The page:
Vamshidhar Kommineni

December 31, 2006

The appropriateness of posting certain content on a blog

Filed under: Miscellany — Vamshi @ 11:57 am

Dare has an interesting post entitled "The Year the blog died" about the tradeoffs and decisions you have to face when you chose to speak your mind about both personal issues and work related stuff. I’ve only been writing on this blog for a few months  and about 50 posts, but I’ve already run into some of the same issues internally (thankfully nobody reads the blog, so I haven’t had to face any external criticism). Granted, I’ll probably never face the same pressure Dare faces in his personal postings (he’s the son of Olesegun Obasanjo, the current President of Nigeria), nor in his professional posts (having no readership helps in that regard :), but this spurred me to talk about some of the guidelines I apply (or should apply) for myself with the blog:

  • The blog is primarily a personal one rather than a Microsoft focused one (hence not hosted on msdn)
  • Certain personal issues that I might regret making public are best left unsaid. This is a bit of a tight rope act since I have no idea ahead of time what’s harmful (I might think something isn’t harmful, but my extended family might disagree)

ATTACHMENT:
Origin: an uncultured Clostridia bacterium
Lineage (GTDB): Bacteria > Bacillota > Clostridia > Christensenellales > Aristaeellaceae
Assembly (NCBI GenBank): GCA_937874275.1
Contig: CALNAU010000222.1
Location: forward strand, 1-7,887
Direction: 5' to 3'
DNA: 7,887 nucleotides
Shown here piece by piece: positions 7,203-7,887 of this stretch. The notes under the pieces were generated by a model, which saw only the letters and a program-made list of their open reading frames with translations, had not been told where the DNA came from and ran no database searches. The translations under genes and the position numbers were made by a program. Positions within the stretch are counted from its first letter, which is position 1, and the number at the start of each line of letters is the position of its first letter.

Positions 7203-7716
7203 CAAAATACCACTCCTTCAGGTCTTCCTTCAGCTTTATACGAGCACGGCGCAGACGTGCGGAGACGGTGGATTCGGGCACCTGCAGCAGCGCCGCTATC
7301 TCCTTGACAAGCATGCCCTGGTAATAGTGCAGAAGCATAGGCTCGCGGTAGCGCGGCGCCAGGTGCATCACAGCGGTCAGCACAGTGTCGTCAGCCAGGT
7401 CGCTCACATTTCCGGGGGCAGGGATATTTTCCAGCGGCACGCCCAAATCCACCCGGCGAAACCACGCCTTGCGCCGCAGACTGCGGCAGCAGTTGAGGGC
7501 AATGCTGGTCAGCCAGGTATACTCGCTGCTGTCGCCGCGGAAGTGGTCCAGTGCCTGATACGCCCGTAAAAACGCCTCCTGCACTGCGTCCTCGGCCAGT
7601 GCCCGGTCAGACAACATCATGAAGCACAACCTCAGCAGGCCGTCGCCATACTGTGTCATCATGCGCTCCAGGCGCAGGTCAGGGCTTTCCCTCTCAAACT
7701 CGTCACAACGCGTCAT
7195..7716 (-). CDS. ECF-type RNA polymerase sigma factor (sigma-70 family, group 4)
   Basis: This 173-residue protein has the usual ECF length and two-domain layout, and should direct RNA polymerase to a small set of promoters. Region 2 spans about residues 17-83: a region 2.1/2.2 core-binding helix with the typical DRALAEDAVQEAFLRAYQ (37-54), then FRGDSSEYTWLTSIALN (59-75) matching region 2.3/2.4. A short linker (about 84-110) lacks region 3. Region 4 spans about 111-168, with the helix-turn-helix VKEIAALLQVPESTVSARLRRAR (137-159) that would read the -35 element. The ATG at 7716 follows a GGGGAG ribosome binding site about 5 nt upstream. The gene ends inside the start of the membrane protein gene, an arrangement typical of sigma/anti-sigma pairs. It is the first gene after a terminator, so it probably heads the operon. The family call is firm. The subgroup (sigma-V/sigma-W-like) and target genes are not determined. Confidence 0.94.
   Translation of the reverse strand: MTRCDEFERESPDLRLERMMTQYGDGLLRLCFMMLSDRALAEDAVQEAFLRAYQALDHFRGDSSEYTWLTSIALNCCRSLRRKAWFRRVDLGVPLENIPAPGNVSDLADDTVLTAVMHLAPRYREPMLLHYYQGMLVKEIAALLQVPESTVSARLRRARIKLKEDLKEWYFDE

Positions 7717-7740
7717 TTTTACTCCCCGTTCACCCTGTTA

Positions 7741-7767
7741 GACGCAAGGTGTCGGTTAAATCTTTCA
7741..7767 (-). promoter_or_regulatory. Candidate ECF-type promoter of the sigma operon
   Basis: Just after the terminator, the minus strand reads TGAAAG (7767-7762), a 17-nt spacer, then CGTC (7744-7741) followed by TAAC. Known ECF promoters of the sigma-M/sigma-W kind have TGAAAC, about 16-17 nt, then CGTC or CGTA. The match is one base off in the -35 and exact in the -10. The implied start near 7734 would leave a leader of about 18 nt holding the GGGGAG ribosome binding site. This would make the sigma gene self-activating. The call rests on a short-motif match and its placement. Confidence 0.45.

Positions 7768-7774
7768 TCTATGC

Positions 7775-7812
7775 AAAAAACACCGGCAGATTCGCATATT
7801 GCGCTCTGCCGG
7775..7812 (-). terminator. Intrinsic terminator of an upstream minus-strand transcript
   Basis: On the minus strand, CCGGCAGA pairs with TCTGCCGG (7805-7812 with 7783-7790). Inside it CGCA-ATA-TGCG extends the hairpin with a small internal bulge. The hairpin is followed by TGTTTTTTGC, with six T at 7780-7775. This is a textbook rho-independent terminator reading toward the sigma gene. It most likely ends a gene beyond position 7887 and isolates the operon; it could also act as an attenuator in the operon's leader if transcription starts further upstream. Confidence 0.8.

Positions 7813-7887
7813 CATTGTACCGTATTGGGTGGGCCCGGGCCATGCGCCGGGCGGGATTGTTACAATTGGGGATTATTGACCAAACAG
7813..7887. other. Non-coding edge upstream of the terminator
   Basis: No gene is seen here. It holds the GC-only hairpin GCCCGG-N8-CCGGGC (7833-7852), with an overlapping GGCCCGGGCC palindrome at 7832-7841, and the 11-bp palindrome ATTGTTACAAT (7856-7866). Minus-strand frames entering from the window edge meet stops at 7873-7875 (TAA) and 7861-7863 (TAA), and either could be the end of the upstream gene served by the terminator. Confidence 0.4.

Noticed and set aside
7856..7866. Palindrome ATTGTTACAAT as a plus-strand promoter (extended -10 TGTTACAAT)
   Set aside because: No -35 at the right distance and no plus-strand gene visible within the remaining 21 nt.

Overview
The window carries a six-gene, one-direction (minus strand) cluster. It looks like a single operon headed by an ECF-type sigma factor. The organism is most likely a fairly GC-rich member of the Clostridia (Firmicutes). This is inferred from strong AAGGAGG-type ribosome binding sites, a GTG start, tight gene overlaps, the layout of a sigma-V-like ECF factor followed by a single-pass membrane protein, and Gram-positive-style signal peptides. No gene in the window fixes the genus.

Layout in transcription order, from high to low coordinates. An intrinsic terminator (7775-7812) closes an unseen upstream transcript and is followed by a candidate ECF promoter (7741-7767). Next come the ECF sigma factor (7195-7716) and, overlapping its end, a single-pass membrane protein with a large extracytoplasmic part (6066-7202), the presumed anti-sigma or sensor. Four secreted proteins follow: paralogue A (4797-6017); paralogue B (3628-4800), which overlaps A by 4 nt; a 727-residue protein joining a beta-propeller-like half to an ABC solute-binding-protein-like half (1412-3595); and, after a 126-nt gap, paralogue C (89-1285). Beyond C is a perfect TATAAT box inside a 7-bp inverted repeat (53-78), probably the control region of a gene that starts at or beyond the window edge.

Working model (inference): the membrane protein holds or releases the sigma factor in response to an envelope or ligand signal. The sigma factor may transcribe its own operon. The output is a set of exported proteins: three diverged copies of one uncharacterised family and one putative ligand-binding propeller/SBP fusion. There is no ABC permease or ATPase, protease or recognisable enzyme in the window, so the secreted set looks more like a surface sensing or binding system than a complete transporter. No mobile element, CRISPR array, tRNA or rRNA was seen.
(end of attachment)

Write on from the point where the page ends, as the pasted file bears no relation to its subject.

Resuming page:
• Personally or professionally, don’t use the blog for venting. That is best left to a group of close friends rather than a public forum which might be taken out of context much later
  • Don’t be too harshly critical of people or products unless it will actually lead to constructive change. This is an issue I have outside the blog as well. I speak the truth somewhat bluntly at times and it tends to put people off. If it isn’t going to change anything, I have nothing to gain by burning a bridge
  • I will blog about technology and Microsoft since they are big parts of my life, but have to do so with some discretion
  • Specifically for Microsoft (or any other company that I might work at), surface glaring product issues to the internal feedback forum or my internal corpnet blog, where things might get attended to. I certainly know certain groups at Microsoft are pretty badly broken, but at the same time, it does the groups and individuals that do care about their product and respond a disservice not to give them the opportunity to fix their issues.
  • Write the blog for myself rather than an audience, but at the same time keep intensely personal topics inside my head or in a private journal

It’s a tough act in many ways, especially if you’re trying to maintain your integrity and always be honest. As the quote Dare attributes to Jeff Simmermon says:

"Writing under family-friendly corporate constraints is a necessary but curious clusterfuck in the best conditions. Sometimes it’s like reaching deep within your soul and pulling out a basket of kittens, then quietly drowning it in a river."


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